The week of Christmas, I started training for an April half marathon.
I had a nice shiny medal picked out as my prize. I was even looking forward to signing up for the challenge — two races in two days — so I could get a third medal. It was to be a road and trail race at the beach — the best of both running worlds. Perfect in a great many ways.
Then life happened. I learned that because of work obligations, I wouldn’t be able to attend the race.
I had also signed up for a 10K in late February just to see how my half-marathon training was progressing. I almost had that race pulled out from under me due to family scheduling issues.
I don’t think it would have bothered me, if it wasn’t for what the race represented to someone. It still makes my eyes water, even through the words were said almost four days ago.
At that point this past weekend, it seemed like I had been training for a month and a half for nothing. There is not goal race at the end at the moment. I have a hard time resting in the fact that I was doing it just for me or some lofty noble cause.
I was selfish about this race. After a year of racing 2015, I spent three years catering to my family, the future. I hardly raced at all. For 2019, I wanted to run MY race, on MY time and do MY training. I wanted to bask in the fact that this was MY accomplishment — that I did this MY way.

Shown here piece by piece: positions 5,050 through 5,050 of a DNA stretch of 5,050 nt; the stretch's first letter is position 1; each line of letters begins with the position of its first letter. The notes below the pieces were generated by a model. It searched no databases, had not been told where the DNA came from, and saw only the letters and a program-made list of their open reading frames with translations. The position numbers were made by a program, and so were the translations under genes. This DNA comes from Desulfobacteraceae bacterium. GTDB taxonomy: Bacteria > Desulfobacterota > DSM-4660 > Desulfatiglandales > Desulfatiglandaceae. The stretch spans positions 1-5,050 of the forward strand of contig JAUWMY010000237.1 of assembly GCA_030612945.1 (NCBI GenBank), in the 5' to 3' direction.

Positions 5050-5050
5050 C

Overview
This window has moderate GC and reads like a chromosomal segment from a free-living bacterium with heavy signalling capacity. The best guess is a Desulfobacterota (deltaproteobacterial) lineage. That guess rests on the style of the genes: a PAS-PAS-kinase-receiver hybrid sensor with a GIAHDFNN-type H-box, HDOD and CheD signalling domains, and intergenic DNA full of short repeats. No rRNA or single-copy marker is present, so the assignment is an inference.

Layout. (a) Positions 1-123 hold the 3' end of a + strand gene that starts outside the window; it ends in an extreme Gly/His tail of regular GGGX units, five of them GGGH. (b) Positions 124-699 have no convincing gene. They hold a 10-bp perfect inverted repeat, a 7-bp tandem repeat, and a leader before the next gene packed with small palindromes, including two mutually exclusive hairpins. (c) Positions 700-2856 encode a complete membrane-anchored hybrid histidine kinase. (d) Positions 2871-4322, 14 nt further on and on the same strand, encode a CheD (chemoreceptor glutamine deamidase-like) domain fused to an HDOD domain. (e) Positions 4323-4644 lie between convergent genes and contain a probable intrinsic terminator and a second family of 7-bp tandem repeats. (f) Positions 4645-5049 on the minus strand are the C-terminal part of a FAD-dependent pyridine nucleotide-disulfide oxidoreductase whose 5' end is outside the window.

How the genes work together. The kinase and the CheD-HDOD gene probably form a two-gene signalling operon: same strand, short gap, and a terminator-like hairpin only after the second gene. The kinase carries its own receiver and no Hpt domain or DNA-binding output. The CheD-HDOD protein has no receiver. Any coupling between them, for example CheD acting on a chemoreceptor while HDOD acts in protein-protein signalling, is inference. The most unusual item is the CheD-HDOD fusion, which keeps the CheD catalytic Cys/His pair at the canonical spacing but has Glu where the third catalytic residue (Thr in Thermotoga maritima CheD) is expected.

Looking at those sentences, it all seems a bit selfish, doesn’t it?
As a mom and wife, I often feel like everything is all about other things — taking care of the family, being productive for the good of the workplace, volunteering for all the things as a community member.
I’m cranky if I don’t exercise to balance all the other obligations out. Training was/is my time. It’s that break that makes me happy to go to work and do things for others. It’s that space where I can look at what I’ve done and say, “I did this, so I can do that too.”
My long runs are about seven miles now. I fell about two weeks ago during my first seven-mile long run around mile 3. I’ve been scared to run again. When I fell in November, it took almost a month to fully recover. I feel fine. Of course, I felt fine last time I fell and ended up screwed up my shoulder again while trying to do planks.
This past weekend, I adjusted my training plan for a few days. I hit the reset button. No meditation class. I set my running based on time, not miles. I spend my evenings reading “Never Split the Difference,” by Chris Voss and Tahl Raz, and rereading “Girl Wash Your Face,” by Rachel Hollis. I watched my kids play video games and asked about strategy and controls. (Kingdom Hearts III looks very promising.) I cleaned and cooked and worked — the things I wanted to do.
I needed this break in order to refocus. I still don’t have a goal half-marathon race. But I want to be able to run 13.1 miles. I want my kids to be proud of me. I want to be proud of me.
I am being a little selfish, because it will help me be a better giver. It will help me be better with my relationships — running burns off the crazy, for real. It allows me to stop struggling with mom guilt, leadership guilt, and a great many other things.
So tomorrow, I’ll do my yoga and run my miles as given to me by my coach. My goal is to experience life. Each run is an adventure that I have the privilege to take. Sometimes, the goal doesn’t need to be wrapped in something shiny. But I’ll admit, it sure does help.